As the former top county prosecutor, Rick Romley has watched the five years’ of strife between Maricopa County Superior Court and the allied fronts of the County Attorney’s Office and the County Sheriff’s Office.
Now, as the interim county attorney, Romley actually has to do something to smooth it over.
Romley, who was sworn in on April 16, declared that he’s already reached out to Maricopa County Sheriff Joe Arpaio — the chief ally of former Maricopa County Attorney Andrew Thomas — in an attempt to repair their strained relationship. Romley even admits to making mistakes in his past dealings with the sheriff. His call to Arpaio, though, has not been returned.
He’s had better luck with the courts. Within a week of taking over the office, Romley said he met with Supreme Court Chief Justice Rebecca White Berch to let her know his staff is available to begin meeting with the presiding judges of Superior court.
It might not seem like a very bold step, but Romley is hoping it will restore civility and cooperation between two government bodies that had been tangled in conflict for years.
“This is an opportunity,” Romley said. “I’ve never walked into a situation where the different governmental agencies have wanted to work together.”
Romley didn’t mention Thomas, who resigned April 6 to run for attorney general, but Romley did say “there is a lot of rancor, there is a lot of anger, to be truthful, in the community about how some matters are being approached from a criminal justice perspective.”
Thomas was elected in 2004 and has feuded with the court since late 2005, when he sued unsuccessfully to abolish special DUI courts for felony defendants who are American Indian and defendants who speak only Spanish.
Thomas’ next battle with the court came in 2007, when the court decided against questioning criminal defendants about their nationality, a decision that seemed to circumvent a 2006 voter-approved constitutional amendment known as Proposition 100 that denied bail for illegal immigrants accused of serious crimes.
While those battles and others were heated, the dispute that erupted after the November 2008 indictment of County Supervisor Don Stapley took the hostility to a new level. Thomas and Arpaio, worked together to investigate and prosecute Stapley.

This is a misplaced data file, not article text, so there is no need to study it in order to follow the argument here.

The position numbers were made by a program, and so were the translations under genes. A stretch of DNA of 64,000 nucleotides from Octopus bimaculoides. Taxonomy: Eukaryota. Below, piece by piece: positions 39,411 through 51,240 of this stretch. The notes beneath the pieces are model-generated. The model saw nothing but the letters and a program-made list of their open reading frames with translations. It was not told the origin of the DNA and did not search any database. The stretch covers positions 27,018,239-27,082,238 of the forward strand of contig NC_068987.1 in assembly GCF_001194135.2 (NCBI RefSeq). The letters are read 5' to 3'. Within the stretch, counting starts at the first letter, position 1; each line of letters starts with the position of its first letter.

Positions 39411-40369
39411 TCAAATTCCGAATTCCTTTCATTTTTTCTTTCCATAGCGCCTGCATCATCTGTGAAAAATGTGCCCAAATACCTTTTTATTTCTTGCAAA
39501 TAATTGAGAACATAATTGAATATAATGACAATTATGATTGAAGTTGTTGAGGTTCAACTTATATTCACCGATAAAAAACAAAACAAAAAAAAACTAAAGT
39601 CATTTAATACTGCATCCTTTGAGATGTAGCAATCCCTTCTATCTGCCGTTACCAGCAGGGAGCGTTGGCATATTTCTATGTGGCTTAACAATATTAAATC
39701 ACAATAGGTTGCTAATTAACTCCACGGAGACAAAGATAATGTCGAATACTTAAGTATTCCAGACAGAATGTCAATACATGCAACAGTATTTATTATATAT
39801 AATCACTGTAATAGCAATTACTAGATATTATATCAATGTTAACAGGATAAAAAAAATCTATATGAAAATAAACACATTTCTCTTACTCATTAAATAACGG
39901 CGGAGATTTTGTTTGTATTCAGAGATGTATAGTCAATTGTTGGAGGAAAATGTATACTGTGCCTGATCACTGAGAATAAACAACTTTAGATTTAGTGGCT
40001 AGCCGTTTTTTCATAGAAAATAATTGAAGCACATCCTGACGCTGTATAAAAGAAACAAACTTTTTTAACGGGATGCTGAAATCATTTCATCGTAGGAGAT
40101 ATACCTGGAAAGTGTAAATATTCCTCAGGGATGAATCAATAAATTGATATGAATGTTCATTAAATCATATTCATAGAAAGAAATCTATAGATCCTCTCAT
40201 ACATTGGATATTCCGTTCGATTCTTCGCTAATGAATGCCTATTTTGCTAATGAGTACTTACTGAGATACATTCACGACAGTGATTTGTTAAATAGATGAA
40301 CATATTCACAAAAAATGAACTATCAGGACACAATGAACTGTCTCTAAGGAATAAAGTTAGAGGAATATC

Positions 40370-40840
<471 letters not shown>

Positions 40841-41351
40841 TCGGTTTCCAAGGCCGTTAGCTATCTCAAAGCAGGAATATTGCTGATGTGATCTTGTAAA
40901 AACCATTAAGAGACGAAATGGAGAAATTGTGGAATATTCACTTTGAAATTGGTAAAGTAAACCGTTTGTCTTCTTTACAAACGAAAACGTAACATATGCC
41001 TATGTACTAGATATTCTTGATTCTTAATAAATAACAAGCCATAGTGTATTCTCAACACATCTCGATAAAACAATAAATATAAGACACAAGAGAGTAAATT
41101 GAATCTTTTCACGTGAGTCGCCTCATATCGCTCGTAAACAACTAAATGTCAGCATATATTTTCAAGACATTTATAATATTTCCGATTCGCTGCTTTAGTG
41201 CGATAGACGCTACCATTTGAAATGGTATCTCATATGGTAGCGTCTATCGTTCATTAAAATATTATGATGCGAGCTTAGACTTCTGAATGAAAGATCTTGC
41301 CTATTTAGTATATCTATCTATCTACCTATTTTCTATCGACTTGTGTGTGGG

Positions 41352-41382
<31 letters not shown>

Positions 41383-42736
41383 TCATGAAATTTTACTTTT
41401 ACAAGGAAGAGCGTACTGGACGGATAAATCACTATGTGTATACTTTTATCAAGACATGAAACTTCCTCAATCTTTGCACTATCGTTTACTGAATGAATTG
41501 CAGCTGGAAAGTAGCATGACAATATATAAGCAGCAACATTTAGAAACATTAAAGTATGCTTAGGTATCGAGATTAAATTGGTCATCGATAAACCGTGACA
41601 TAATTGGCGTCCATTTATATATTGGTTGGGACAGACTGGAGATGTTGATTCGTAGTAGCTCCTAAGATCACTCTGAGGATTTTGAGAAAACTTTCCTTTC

Thomas first tried to disqualify Maricopa County judges from the case. Then he accused four judges of conspiring with county managers and the Board of Supervisors to hinder his investigation of the Criminal Court Tower, which is under construction in downtown Phoenix.
Thomas also filed a criminal complaint against Judge Gary Donahoe, alleging bribery in connection with the court tower. Thomas, who has never said what the alleged corruption associated with the court tower was, eventually dropped both cases.
Romley feuded with Arpaio during his years in office.
In 2003 and 2004, Romley refused to prosecute a prostitution sting conducted by undercover deputies who stripped and had sexual contact with prostitutes. Deputies began tape recording conversations with prosecutors over distrust stemming from the failed sting. And as far back as 1996, the men traded a war of words over the death of a jail inmate, and Arpaio filed an ethics complaint against Romley with the State Bar of Arizona.
Romley said his confrontations with Arpaio over the years don’t serve either of their offices, and that he wants to repair the relationship.
“Look, it’s a new day, and I want to look forward. The times of the past, and maybe the emotions of the moment, got the best of us all, and I’m going to be the first to admit it. Maybe I didn’t communicate well enough, maybe I even heated up the rhetoric,” Romley said. “I hope that I do a better job of communicating.”
Romley said he’s already asked for a lunch meeting with Arpaio. Although Arpaio hasn’t responded, Arpaio’s chief deputy has set up a meeting with Romley’s law-enforcement liaison.
Arpaio said his staff is working with Romley’s, but he won’t meet with Romley unless he wins the special election to fill out the last two years of Thomas’ term.